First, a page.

Preindustrial Societies Sociology Help

Preindustrial Societies

People in hunting and gathering societies are not able to accumulate a food surplus and must spend much of their time seeking  ood. They do not have permanent housing that protects them from the environment. In such societies. younger people may be  viewed as a valuable asset in hunting and gathering food, whereas older people may be viewed as a liability because they typically  move more slowly. are less agile. and may be  perceived as being less productive. Although more people reach older ages in  horticultural. pastoral. and agrarian societies. life is still very hard for most people. It is possible to accumulate a surplus. so older  individuals. particularly men. are often the most privileged in a society because they have the most wealth. power. and prestige.  n  agrarian societies. farming makes it possible for more people to live to adulthood and to more-advanced years. In these societies.  he proportion of older people living with other family members is extremely high. with few elderly living alone.

In recent years. a growing number of people are reaching age 60 and above in some middle- and lower income nations. Consider  hat India, for example. has about a billion people in its population. If only 5 percent  of the population reaches age 60 or above.  here will still be a significant increase in the number of older people  in that country, Because so much of the world’s population resides in India and other low-income nations. the proportion of older people in these countries will increase   dramatically during the twenty-first century.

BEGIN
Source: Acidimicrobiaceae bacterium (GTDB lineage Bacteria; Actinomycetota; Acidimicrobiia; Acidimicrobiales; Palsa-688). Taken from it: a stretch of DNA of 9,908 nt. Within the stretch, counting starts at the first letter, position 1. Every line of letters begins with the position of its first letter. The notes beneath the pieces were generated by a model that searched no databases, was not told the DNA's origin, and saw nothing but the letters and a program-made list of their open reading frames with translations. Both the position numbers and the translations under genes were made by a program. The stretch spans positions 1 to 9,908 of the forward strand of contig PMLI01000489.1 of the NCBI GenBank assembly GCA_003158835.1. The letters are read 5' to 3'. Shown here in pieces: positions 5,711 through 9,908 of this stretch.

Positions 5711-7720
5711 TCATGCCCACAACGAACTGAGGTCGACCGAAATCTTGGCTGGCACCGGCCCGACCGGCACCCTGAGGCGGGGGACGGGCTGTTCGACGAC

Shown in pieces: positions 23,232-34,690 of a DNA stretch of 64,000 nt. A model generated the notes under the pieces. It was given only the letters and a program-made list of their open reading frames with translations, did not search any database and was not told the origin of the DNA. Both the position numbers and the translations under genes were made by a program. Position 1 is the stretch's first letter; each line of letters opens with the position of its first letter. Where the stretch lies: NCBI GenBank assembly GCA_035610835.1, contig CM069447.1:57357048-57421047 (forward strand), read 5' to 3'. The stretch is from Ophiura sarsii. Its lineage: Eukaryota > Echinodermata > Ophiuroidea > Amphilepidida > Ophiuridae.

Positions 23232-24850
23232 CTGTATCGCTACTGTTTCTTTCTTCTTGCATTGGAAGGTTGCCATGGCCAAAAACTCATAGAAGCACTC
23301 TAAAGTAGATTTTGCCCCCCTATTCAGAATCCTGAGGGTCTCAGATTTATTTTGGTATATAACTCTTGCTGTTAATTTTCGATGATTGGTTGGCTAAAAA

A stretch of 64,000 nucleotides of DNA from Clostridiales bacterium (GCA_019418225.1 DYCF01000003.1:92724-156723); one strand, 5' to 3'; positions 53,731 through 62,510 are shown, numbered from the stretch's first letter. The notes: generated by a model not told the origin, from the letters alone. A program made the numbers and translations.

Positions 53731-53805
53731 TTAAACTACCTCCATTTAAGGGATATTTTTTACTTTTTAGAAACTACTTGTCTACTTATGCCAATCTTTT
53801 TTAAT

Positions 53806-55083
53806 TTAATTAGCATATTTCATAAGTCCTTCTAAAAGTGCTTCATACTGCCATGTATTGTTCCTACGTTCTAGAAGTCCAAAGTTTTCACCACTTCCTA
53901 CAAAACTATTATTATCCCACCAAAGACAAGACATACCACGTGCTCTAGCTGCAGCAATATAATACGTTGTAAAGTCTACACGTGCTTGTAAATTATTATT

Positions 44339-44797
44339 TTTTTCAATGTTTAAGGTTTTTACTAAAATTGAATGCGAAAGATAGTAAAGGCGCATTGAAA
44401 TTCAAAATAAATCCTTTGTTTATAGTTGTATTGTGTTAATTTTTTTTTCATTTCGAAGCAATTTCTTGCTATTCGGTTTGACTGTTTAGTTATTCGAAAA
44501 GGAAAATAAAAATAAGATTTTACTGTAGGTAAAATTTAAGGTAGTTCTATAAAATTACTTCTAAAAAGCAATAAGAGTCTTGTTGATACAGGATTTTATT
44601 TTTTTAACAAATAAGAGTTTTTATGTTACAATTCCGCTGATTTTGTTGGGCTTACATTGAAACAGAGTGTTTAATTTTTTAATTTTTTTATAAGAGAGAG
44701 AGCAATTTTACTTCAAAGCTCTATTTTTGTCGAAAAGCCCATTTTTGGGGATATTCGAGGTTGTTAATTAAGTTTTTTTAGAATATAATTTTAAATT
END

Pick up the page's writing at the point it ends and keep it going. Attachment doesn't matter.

Industrial and Postindustrial Societies 

In industrial societies. living standards improve and advances in medicine contribute to greater longevity for more people.  lthough it is often believed that less industrialized countries countries accord greater honor. prestige. and respect to older people. some  studies have  found that the stereotypical belief that people in such nations will be taken care of by their relatives. particularly daughters and sons. is not necessarily true today (Martin and Kinsella, 1994). In postindustrial societies. information  technologies  are extremely important. and a large proportion of the working population is employed in service-sector occupations in the fields of education and health care. both of which may benefit older people. Some more affluent older   people may move away from family and friends upon retirement in pursuit of recreational facilities or a better climate (such as the   popular move from the no~the eastern United States to the southern “sunbelt” states). Others may relocate to be closer to  children  other relatives. The shift from a society that  was primarily young to a society that is older will bring about major changes in  societal patterns and in the  needs of the population. Issues that must be addressed include the health care system, the Social  security system,  transportation. housing. and recreation.

Posted on September 5, 2014 in Aging and inequality based on age

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